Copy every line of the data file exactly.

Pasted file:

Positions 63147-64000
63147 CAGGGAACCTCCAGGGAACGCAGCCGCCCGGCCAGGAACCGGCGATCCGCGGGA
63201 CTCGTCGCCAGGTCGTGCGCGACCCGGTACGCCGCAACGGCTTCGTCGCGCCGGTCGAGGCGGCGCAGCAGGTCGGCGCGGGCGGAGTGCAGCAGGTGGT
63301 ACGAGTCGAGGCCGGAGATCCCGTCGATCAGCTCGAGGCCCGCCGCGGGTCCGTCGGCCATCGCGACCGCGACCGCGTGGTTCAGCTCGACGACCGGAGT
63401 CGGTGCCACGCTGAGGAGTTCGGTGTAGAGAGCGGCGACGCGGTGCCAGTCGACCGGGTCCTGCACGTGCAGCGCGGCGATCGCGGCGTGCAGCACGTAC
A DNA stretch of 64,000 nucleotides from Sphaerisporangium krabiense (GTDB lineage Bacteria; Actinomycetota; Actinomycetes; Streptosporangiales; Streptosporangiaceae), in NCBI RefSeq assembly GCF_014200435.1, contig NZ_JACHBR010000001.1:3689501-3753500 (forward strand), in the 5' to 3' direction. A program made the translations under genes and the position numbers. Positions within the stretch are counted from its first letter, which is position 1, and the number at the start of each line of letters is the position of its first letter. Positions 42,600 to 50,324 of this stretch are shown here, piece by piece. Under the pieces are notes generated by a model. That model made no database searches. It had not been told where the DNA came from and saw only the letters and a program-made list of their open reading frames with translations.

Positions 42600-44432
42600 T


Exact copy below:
Positions 63147-64000
63147 CAGGGAACCTCCAGGGAACGCAGCCGCCCGGCCAGGAACCGGCGATCCGCGGGA
63201 CTCGTCGCCAGGTCGTGCGCGACCCGGTACGCCGCAACGGCTTCGTCGCGCCGGTCGAGGCGGCGCAGCAGGTCGGCGCGGGCGGAGTGCAGCAGGTGGT
63301 ACGAGTCGAGGCCGGAGATCCCGTCGATCAGCTCGAGGCCCGCCGCGGGTCCGTCGGCCATCGCGACCGCGACCGCGTGGTTCAGCTCGACGACCGGAGT
63401 CGGTGCCACGCTGAGGAGTTCGGTGTAGAGAGCGGCGACGCGGTGCCAGTCGACCGGGTCCTGCACGTGCAGCGCGGCGATCGCGGCGTGCAGCACGTAC
A DNA stretch of 64,000 nucleotides from Sphaerisporangium krabiense (GTDB lineage Bacteria; Actinomycetota; Actinomycetes; Streptosporangiales; Streptosporangiaceae), in NCBI RefSeq assembly GCF_014200435.1, contig NZ_JACHBR010000001.1:3689501-3753500 (forward strand), in the 5' to 3' direction. A program made the translations under genes and the position numbers. Positions within the stretch are counted from its first letter, which is position 1, and the number at the start of each line of letters is the position of its first letter. Positions 42,600 to 50,324 of this stretch are shown here, piece by piece. Under the pieces are notes generated by a model. That model made no database searches. It had not been told where the DNA came from and saw only the letters and a program-made list of their open reading frames with translations.

Positions 42600-44432
42600 T